So many companies are ultra competitive, trying to dominate their local area. They hang onto proprietary information and get patents to own their knowledge. This is great and definitely needed so others don't steal your inventions and creative processes. But is it always good to keep your specialized knowledge close to the vest? I believe we are blessed with the ability to learn and comprehend and obligated to give back to help others. I'll even go so far to say that hoarding your knowledge in hopes of retaining your competitive advantage is selfish and unhealthy. My hope is that this episode opens your eyes that sharing your knowledge actually endears you to your target client and will not only increase your business, but serve your community.
The week of February 17th, 2020 started out with a little tension. My Nana was admitted into the hospital with pneumonia. She fought this 2 years prior and beat it, so it was a little tense but I felt good about her health. I captured my business week in "Top of Mind". Typically, I would cover the next week in business and share a lesson. However, I had a month that felt like 1 long week. It was all a blur.
Let's start with a great resource. What is the Center for Disease Control's (CDC) current understanding about transmission from their website?
Over my 15 years of professional cleaning for home & small business owners, I have seen that 90% of people DO NOT disinfect correctly. They fall prey to one of the "9 Mistakes in Disinfecting". This episode summarizes these 9 mistakes.
I begin this episode with a real estate investing story from my brilliant cousin Seth. He is not a big time cash buyer in the real estate world. Every time he tries to compete on their level and get to the houses at the pre-foreclosure or auction stage, he is beaten because he cannot compete with cash. Seth had to find another way. Make sure to listen to this podcast to see the shear brilliance of Seth's advantage and how he is buying properties in his area.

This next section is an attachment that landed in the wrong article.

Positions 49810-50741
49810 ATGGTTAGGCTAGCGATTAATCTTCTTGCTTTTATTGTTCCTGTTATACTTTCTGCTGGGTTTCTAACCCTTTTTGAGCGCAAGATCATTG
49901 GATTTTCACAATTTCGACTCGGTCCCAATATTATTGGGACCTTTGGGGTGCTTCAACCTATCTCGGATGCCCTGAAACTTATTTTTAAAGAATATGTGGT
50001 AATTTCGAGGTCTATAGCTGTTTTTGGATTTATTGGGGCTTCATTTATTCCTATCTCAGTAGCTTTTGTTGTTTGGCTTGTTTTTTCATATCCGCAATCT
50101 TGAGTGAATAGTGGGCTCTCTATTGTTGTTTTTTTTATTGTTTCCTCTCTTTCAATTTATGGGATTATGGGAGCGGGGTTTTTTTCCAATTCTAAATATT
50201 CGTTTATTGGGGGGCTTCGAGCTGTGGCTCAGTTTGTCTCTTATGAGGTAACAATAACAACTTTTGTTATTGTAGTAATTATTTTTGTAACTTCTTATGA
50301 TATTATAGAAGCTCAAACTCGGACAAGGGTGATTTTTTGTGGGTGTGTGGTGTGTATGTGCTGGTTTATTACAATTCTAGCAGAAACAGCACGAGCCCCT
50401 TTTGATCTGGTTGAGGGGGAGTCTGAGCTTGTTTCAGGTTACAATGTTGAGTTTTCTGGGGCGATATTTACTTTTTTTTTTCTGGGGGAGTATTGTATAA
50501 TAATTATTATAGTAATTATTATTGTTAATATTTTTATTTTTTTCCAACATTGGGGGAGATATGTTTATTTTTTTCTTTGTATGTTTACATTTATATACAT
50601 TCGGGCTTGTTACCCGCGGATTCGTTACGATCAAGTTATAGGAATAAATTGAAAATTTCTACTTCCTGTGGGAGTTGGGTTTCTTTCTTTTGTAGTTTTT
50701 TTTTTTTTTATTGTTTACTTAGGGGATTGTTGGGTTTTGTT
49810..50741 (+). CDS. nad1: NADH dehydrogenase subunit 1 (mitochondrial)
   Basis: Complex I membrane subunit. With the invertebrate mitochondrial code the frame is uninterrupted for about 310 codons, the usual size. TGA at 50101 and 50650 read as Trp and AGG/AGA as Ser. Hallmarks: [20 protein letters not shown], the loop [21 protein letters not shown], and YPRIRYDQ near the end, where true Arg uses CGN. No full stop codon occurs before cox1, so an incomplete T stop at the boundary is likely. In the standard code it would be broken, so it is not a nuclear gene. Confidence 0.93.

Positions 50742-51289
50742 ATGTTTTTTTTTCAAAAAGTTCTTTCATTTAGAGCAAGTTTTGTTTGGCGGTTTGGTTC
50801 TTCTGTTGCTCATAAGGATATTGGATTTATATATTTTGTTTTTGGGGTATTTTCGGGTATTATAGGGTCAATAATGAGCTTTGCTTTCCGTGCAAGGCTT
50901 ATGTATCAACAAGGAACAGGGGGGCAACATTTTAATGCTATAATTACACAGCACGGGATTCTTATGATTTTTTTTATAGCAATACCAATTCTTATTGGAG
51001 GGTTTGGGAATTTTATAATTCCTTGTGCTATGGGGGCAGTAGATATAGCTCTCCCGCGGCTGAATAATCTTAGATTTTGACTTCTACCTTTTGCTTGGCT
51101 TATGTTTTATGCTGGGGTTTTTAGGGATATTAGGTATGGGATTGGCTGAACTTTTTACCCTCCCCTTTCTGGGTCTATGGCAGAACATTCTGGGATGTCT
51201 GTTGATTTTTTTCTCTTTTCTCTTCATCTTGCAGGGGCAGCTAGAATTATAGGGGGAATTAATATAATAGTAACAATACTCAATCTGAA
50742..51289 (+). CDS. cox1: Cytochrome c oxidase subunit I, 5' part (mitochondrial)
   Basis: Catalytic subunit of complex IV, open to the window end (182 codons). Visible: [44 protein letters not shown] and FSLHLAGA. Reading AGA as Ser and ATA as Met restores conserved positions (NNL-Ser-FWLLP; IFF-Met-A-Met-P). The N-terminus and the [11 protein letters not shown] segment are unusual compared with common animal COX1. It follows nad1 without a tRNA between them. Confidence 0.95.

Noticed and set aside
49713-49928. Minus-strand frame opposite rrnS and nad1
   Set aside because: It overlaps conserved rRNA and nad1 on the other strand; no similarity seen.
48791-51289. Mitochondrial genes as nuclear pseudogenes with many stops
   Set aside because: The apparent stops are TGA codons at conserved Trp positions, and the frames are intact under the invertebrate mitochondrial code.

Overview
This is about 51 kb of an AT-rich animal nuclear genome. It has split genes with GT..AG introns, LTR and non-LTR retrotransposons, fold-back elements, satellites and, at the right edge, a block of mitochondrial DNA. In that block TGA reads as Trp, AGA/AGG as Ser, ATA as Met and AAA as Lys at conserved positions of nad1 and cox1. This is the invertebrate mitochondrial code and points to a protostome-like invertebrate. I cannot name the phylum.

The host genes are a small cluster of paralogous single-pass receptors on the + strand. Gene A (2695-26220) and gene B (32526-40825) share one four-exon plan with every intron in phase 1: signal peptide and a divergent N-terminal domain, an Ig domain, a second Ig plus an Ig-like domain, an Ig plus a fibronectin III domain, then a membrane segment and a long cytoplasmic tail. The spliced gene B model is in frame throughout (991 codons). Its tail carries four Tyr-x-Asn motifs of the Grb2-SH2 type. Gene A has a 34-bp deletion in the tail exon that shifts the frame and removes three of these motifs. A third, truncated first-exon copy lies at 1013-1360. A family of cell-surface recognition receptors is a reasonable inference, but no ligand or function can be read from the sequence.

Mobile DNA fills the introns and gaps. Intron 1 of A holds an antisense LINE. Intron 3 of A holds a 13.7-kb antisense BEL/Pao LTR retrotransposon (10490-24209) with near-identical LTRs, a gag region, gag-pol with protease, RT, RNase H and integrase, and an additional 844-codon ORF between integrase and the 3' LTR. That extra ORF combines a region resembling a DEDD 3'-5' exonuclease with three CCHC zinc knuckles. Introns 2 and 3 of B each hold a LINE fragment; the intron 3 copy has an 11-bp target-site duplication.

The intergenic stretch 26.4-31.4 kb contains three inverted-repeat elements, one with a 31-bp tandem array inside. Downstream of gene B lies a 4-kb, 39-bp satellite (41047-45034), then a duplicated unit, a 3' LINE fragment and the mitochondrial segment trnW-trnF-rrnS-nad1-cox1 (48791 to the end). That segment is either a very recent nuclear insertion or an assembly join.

"You have to master your own lane." - Roland Downs
Roland knows that his wife Dina is extremely professional and understands the language of business. In his follow up with accounts that he's cleaned and helped grow, he gets feedback that the gym owner didn't think he was legit as a cleaner. Dina gave the image of a business person and secured the account. That'a Dina's lane. Roland knows he is the master of custodial arts (as he says in his Facebook intro) and he will be the best cleaner they ever had. This is how Roland uses his secret weapon.
However, as Roland states. "The problem is when either one of them tries to cross over. She tries to micromanage me or I try to micromanage her. That's when it falls apart. It just doesn't work." Our spouses have a significant role in our solo family cleaning business. Look at me. My wife started the company.
Roland dives into some cleaning science in this interview and gives us the takeaway that there are 3 parts to excellence in cleaning - 33% cleaning science, 33% right equipment, and 33% technician. Never overwork any one of these or you will LOSE time, quality, and in the case of the technician, you will injure and wear out the body. This is such a huge tip that it is worthy of it's own episode.
Finally, let's wrap this up with a Pro Tip from Roland on using Instagram. He records his cleaning excellence with before & after pics and live videos of him cleaning various areas of gyms. He starts to follow gyms (targeting) and posts these images and videos. The gyms that like his stuff multiple times, Roland will reach out to them in person, phone, or email. It's quite brilliant!
Ken Carfagno optimized his first solo cleaning business to $55,000 profit working 2 days per week without employees and then sold it for close to 6-figures! This podcast is designed to show you how to duplicate Ken's ISO Model as he does it again.